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Good design needs to be a response to the environment,’ says Vincent Sanders, Director of Bespoke Architecture. Driven by a desire to enhance the built environment, whether the setting is urban or rural, the team at this boutique firm designs homes that occupy the intersection between environmental context and the hopes and dreams of clients.

Led by Vincent and Design Director Kirby Fenton, the team at Bespoke Architecture is thorough in developing an understanding of each site, its assets and its challenges – from prevailing winds to unique views – and relentless in discovering what their clients are seeking in their new home.

Creating a solid relationship with clients ensures Vincent and Kirby are unafraid to challenge their views in the pursuit of a home that truly fits them, as they are passionate advocates of the idea that the clients’ needs are paramount – it’s not about winning awards, but about designing homes that provide the best solutions and value for the people that will live in them.

For Vincent, who grew up on his family’s farm in Central Otago, designing rural homes is a particular pleasure. ‘You get to create a narrative by driving there,’ he says, ‘seeing what the clients see each day, like a farm barn or historic building, and you get cues for the design.’ But designing for the rural environment also comes with unique challenges – a flat piece of land surrounded by views can mean the possibilities are so broad that it’s difficult to settle on the best approach. The key, according to Kirby, is in the relationship built with the clients and how this enables an intimate understanding of the design brief.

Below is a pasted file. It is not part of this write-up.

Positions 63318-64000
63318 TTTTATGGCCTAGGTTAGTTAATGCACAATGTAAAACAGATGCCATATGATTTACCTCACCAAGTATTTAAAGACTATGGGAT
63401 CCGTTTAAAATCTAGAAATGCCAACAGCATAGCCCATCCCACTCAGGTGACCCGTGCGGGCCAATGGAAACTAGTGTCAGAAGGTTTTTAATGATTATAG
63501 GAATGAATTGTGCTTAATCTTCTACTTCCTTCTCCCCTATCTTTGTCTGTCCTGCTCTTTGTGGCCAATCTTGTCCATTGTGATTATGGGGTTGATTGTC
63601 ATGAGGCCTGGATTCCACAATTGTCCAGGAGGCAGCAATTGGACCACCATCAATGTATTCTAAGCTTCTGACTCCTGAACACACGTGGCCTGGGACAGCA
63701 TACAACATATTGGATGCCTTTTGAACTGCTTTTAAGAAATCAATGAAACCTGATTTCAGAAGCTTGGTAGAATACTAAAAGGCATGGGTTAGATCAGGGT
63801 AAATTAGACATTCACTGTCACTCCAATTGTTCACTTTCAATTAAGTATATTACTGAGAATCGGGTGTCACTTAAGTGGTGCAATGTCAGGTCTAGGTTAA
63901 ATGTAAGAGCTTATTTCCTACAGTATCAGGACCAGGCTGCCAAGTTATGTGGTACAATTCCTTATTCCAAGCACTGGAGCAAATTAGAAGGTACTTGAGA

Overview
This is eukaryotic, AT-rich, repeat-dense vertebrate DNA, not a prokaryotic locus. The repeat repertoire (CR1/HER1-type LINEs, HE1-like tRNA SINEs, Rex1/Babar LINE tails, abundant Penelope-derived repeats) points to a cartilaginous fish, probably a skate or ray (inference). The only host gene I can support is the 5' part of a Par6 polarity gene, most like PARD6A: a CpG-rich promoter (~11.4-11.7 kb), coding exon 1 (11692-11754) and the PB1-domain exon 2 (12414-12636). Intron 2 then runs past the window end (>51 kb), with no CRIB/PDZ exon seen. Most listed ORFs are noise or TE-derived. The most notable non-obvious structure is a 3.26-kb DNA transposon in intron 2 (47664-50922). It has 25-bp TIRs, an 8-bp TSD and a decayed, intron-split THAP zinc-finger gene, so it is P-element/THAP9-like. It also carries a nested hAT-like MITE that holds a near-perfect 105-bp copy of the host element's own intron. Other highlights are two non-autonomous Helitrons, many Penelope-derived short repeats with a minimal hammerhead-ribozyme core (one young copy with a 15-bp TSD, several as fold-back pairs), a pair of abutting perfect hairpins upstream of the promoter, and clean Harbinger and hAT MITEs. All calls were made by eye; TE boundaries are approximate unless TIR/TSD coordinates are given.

For this family home in Loburn, the clients wanted an elegant, single-level build, combining a grand country feel with modern styling and a limited palette of natural materials. Living areas needed to be separated from the bedrooms so that the children could sleep while their parents entertained, and the ability to live an indoor-outdoor lifestyle was essential.

Understanding the clients’ intentions meant Vincent and Kirby got to grips with the concept early and the design process was a quick one. Recognising the expense that comes with building in stone, Vincent and Kirby suggested keeping the use of Heritage Stone (Schist) to the primary features, creating a sturdy, grounded mass without a massive price tag.

The front of the home basks in sunshine, with a series of sheltered outdoor living spaces to catch the sun at different times of the day. A portico at the entrance references grand country homes, while also providing a practical solution for everyday living. The site is spoilt for choice with views in every direction and the master ensuite was able to capitalise on this – the corner spa bath enjoys a wraparound outlook and a mirror above the vanity reflecting the window opposite extends the feeling of being surrounded by the landscape.

For the team at Bespoke Architecture, designing for the rural environment is uniquely rewarding because the people that live there often have a longstanding relationship with the land. Whether it is a view they have grown up with or a site that their grandfather held a dream of building on, there are elements that hold great value to them. Capturing this very personal connection requires a thorough understanding of the clients, translated into design that is at home in its environment.

For more information on Bespoke Architecture, visit bespoke-architecture.co.nz

WORDS: Michelle Berridge